New York Giants (6-6) at Dallas Cowboys (7-5)
1. The NFC Least may be bad, but at least it's boring and inept.
OK, so perhaps that is not exactly a description worth putting on a calling card. But all you need to know about the NFC East heading into Week 14 is that all four division coaches are strapped firmly to the hot seat. There have been "Fire Andy Reid" chants in Philly and similar sentiment in grandstands, on blogs and even full-fledged websites dedicated to axing coaches in New York, Washington and Philly.
For a division that features, top-to-bottom, the most recognizable brands in the NFL, the NFC East has become a punchline for league parity. How bad is it? Not only are the 21 total wins by the division the worst in the league, but also no team from the NFC East ranks in the Top 10 in the league in offense, defense or scoring offense.
It's often rhetorical when commentators and critics utter the words, "Doesn't anyone want to win this thing?" But in the case of the NFC East, it literally could be a worthwhile question. Still, by default, either the Cowboys or Giants figure to wobble and stumble off into the sunset with a division crown and playoff berth.
Sunday's affair figures to go a long way toward determining the inside track. The Cowboys appeared to have the edge with a much easier stretch-run schedule, but looked shaky in wins over Miami and Washington before losing in embarrassing fashion to Arizona last week. The Giants have lost four straight, but are getting healthy in key spots and played the unbeaten Packers to the wire last week.
The moral to this NFC East story: No matter how bad things may get, there's always hope.
2. What are the odds Jerry Jones adheres to Jason Garrett's "24-hour rule?"
OK, we probably know the answer: Jones doesn't forget. The blunders -- plural -- Garrett made in an embarrassing loss to Arizona once and for all stripped the "Boy Wonder" tag from Garrett's resume. Now, people just wonder.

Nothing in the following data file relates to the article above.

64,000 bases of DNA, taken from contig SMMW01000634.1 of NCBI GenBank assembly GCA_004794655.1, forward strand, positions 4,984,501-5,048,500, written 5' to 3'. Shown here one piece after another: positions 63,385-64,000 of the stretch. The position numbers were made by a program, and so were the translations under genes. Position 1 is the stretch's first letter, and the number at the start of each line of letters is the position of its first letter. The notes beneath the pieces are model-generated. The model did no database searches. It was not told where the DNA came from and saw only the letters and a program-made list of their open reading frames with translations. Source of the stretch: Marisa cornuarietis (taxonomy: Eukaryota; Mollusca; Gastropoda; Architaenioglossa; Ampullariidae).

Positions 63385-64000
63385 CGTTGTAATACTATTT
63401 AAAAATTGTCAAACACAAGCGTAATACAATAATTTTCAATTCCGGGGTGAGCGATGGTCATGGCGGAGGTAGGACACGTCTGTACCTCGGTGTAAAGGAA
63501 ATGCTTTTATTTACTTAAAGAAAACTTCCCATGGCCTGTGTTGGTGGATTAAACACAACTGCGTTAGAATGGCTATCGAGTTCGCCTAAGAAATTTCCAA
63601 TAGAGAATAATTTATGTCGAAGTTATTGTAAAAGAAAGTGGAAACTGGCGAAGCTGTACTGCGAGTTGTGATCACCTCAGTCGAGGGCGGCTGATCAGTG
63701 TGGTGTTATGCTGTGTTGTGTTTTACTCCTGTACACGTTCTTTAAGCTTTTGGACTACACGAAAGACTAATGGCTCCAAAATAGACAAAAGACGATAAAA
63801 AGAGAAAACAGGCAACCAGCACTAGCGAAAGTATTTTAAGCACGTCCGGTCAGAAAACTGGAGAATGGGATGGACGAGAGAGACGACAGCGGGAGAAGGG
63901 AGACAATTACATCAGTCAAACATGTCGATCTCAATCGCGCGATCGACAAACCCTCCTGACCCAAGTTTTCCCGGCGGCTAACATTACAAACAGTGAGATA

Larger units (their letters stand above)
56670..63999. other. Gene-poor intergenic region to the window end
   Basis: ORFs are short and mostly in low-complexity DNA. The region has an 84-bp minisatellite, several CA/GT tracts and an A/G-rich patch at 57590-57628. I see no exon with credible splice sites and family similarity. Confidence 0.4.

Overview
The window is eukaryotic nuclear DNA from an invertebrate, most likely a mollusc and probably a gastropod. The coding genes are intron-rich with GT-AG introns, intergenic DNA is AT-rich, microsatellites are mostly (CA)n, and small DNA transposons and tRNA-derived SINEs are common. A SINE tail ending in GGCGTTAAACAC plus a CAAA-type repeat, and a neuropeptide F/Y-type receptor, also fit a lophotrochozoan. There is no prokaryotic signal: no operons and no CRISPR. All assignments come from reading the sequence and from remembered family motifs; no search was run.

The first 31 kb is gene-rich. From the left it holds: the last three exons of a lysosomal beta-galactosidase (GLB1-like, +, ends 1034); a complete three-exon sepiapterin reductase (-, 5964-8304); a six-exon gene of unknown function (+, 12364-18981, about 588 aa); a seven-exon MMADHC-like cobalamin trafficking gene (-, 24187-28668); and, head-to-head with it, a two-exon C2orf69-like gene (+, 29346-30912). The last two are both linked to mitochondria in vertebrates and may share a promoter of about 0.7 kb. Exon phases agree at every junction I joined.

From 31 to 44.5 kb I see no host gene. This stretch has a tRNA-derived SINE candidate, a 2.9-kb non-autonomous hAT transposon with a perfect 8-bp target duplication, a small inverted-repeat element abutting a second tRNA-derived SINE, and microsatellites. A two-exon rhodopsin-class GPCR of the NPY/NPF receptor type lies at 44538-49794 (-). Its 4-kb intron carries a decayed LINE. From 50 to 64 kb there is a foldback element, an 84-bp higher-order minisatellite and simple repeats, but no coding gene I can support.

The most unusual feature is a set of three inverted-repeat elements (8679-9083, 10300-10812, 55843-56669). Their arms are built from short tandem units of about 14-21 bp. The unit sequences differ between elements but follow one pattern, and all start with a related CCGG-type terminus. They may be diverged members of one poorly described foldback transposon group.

Is Garrett in over his head with the Cowboys? By any gauge, this is an underachieving team led by a rookie coach who's made a number of rookie mistakes. Play-calling and game management issues directly led to Cowboys losses at the Jets, vs. Detroit and at New England.
Finally last week, Garrett inexcusably did not call a timeout when he needed one. Then he called a timeout when he should not have, leading to a 19-13 overtime loss, a DefCon 4 level of angst in the Metroplex and Garrett invoking a self-imposed unwritten rule.
"We have a 24-hour rule that we stick with around here," Garrett said, when pressed on his decision-making.
No one needs a big showing Sunday night more than the Cowboys coach. A bad run of decision-making like Garrett has endured can splinter a locker room and raise doubt. Winning coaches rally troops, tighten ranks and find a way to excel.
In Garrett's rookie season as head coach, already he could be facing a defining 60-minutes of football.
3. Will the real DeMarco Murray and/or Ahmad Bradshaw please stand up? And run.
It's safe to say the road to the NFC East title will go to whichever team rediscovers its ground attack. No matter the success Tony Romo and Eli Manning might have, in the postseason and in bad weather, teams that can pound the ball usually advance.
The Giants have the edge in experience, but except for rare occasions this season have been pitiful rushing the ball, ranking dead last in the NFL. Ahmad Bradshaw (foot) and Brandon Jacobs (hamstring) also remain out of practice with nagging injuries.
The Cowboys rank a much more respectable 14th in rushing, and feature rookie DeMarco Murray, who burst onto the scene with 601 yards in his first four games as a starter. Since then, however, defenses have stacked the line of scrimmage and Murray perhaps has hit the rookie wall.
In his last three games, he has rushed for just 198 yards for a 3.3-yard average. In last week's 19-13 loss to the Cardinals, Murray rushed 12 times for just 38-yards.